Technology Bridging the Distance

Military families and friends use their devices to connect.

By Chuck Hamby on November 11, 2013

Sarah Kruck and her husband, Capt. Jason Kruck, were recently relocated to Fort Carson in Colorado Springs, Colo. The Krucks are expecting their first baby in December, and, shortly thereafter, Jason will deploy to Afghanistan. Using technology to stay connected will be more important than ever during those months apart.

“Jason doesn’t want to miss anything,” said Sarah. “With the uncertainty that comes with deployment, it’s reassuring to know that he’ll be able to use his smartphone to see the baby growing, hear her first laugh and experience other milestones along the way. And the baby can interact with and get to know her father as much as possible so that the adjustment when he returns is a smooth one.”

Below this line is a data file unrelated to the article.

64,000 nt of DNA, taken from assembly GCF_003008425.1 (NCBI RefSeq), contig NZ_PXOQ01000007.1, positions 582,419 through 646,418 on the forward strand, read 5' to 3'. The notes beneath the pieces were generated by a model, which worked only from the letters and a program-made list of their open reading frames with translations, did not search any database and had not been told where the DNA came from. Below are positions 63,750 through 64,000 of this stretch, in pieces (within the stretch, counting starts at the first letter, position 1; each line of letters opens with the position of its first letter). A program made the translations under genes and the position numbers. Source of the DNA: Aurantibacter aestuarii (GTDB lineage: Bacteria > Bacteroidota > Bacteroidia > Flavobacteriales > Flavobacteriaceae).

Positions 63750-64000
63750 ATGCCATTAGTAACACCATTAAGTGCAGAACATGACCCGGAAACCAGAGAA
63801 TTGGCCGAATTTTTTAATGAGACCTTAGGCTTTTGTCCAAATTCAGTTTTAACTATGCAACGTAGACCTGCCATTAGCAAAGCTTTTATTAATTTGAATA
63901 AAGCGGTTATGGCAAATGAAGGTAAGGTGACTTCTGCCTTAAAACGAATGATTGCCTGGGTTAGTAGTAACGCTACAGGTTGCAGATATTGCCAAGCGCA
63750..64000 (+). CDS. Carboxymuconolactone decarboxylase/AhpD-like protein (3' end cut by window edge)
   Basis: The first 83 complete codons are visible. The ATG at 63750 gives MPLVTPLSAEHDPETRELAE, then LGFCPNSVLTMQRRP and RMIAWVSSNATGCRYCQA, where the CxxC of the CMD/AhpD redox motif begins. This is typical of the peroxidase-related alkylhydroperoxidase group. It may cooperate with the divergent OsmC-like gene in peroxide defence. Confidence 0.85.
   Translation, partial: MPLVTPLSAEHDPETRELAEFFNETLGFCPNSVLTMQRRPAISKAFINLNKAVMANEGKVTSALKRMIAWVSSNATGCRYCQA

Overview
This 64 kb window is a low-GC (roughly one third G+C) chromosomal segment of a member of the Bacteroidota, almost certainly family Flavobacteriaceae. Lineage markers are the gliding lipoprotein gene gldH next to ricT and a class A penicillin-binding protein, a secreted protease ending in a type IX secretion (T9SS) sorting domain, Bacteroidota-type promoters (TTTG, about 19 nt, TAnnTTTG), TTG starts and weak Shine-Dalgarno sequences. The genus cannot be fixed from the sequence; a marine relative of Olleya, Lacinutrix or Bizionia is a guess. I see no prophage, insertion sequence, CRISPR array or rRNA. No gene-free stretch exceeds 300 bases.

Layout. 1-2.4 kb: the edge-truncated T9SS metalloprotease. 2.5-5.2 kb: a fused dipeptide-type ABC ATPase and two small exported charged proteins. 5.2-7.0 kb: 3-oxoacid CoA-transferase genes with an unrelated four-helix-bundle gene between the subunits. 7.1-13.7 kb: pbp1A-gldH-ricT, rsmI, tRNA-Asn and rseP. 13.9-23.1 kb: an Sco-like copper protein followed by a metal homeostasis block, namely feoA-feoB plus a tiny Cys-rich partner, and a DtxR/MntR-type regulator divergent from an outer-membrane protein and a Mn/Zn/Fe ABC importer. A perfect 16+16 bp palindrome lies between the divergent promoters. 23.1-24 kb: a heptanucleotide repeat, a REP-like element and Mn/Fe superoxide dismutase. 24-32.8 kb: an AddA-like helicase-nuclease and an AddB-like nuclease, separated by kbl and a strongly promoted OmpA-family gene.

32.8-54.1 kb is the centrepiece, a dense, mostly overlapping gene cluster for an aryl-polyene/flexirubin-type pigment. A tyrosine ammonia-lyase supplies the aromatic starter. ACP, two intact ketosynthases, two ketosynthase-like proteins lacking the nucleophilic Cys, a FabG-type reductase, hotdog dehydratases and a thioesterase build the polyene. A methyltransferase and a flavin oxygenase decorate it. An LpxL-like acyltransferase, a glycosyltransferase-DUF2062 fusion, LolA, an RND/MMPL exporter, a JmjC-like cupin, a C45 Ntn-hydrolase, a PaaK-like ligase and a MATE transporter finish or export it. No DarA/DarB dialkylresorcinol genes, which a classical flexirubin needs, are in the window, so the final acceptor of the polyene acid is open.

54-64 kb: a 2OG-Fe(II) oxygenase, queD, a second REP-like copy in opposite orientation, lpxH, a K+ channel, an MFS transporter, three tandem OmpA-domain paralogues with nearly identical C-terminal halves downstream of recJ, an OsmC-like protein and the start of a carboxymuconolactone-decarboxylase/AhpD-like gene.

Since the couple wed in 2008, Jason has attended numerous trainings and was deployed once, and the family has moved four times. During these times, Jason and Sarah have relied on video conferencing tools like FaceTime, Google Hangouts and Skype to stay connected. For the Krucks, like so many military families around the world, connecting through technology is essential.

Sometimes, however, military personnel like Jason may only have time for quick updates to friends and family. When time is limited or circumstances prove difficult, mobile apps like My Soldier App allow military personnel to share their status with friends and family.   

To help military families do more than just communicate, earlier this year the National Military Family Association launched its MyMilitaryLife app to guide spouses of military personnel through key events such as moving or deployment. The app provides valuable resources on everything from emergency contact information to personalized checklists for organizing and navigating these transitions.

Do you have a suggestion for a technology or app to keep in touch with someone in the military? Let us know on Twitter at @VZWChuck.